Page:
The upper surface of the tongue is covered by the taste buds. Viewed microscopically, the papillae look like a forest. Individuals with "black hairy tongue" merely have a taller-than-normal forest of papillae. The extra height comes from an accumulation of keratin, which is the chief protein found in hair and skin. Normally, keratin sloughs continuously and gradually from mucous membranes and skin. In people with black hairy tongue, not enough keratin is sloughed off or too much keratin is being produced at the surface of the tongue.
No one knows for certain what causes black hairy tongue, but there are several well-known associations. Black hairy tongue is fairly common among smokers. It is also sometimes seen following treatment with antibiotics. Other associations with black hairy tongue include radiation therapy to the mouth, poor oral hygiene, frequent use of strong mouthwashes and frequent use of antacids.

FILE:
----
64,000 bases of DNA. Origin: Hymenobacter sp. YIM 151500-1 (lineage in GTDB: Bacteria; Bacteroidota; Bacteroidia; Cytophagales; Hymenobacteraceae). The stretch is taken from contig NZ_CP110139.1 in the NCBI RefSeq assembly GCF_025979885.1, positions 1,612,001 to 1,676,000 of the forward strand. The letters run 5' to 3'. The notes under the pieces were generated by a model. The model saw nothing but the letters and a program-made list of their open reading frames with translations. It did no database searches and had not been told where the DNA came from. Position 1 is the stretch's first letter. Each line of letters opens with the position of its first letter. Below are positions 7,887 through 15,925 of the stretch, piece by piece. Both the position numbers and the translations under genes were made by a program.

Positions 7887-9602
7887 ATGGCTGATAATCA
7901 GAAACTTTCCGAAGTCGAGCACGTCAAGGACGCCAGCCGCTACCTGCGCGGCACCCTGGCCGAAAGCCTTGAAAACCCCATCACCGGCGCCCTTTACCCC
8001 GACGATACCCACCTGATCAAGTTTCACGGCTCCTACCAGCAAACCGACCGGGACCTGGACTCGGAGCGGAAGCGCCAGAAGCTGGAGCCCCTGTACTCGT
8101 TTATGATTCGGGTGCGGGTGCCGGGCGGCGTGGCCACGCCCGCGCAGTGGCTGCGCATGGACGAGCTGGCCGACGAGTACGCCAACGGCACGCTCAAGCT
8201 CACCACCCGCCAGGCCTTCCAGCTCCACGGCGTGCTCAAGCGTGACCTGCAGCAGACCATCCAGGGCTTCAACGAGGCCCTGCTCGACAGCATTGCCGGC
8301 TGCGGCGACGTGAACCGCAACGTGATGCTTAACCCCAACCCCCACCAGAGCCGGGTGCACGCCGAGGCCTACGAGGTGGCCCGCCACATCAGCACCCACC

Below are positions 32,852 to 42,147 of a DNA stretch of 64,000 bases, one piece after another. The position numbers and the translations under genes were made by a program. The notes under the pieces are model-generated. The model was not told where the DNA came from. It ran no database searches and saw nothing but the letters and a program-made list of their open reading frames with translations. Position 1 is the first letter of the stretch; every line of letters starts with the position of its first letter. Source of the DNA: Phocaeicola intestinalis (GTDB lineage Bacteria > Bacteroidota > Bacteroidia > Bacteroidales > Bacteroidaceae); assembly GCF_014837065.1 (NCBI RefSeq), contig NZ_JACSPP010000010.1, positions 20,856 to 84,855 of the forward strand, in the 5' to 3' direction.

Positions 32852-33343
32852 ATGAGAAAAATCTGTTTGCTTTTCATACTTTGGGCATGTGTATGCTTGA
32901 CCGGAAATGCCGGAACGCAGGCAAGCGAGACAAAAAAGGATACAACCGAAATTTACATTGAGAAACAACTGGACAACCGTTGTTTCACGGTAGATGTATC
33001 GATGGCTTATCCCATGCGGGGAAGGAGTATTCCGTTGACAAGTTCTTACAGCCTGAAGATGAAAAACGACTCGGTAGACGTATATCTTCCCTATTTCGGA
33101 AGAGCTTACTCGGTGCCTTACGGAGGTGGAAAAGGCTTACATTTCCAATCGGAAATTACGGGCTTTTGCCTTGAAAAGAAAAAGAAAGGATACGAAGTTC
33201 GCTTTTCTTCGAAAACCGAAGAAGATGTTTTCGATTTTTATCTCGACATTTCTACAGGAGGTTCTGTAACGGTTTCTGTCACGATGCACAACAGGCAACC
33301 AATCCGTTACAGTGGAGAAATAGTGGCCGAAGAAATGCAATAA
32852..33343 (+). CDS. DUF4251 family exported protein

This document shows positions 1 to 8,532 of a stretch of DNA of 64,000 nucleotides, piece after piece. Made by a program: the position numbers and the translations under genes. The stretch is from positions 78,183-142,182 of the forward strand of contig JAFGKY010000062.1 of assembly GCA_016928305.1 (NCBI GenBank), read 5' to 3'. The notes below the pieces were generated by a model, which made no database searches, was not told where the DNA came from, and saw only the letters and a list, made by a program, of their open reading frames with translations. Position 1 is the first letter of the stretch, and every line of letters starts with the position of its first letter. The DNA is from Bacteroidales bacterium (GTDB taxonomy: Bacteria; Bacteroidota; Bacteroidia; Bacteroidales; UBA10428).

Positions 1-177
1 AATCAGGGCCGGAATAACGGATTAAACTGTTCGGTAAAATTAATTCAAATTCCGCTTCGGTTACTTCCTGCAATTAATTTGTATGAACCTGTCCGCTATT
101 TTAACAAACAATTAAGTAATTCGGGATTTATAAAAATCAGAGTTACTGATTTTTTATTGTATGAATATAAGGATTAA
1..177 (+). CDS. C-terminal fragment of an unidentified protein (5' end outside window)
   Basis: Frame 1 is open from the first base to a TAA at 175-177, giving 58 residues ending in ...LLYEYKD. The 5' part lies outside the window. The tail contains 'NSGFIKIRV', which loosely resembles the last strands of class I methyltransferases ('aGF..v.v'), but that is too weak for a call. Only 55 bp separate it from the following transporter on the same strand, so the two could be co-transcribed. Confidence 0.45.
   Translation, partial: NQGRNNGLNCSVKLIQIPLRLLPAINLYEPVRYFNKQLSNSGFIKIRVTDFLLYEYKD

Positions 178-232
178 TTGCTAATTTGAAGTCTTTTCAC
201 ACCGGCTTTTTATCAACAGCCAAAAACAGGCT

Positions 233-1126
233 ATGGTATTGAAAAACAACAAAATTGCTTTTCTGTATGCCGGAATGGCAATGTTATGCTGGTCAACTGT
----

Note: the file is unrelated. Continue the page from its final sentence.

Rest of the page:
In most cases, black hairy tongue is more of a cosmetic problem than a functional problem.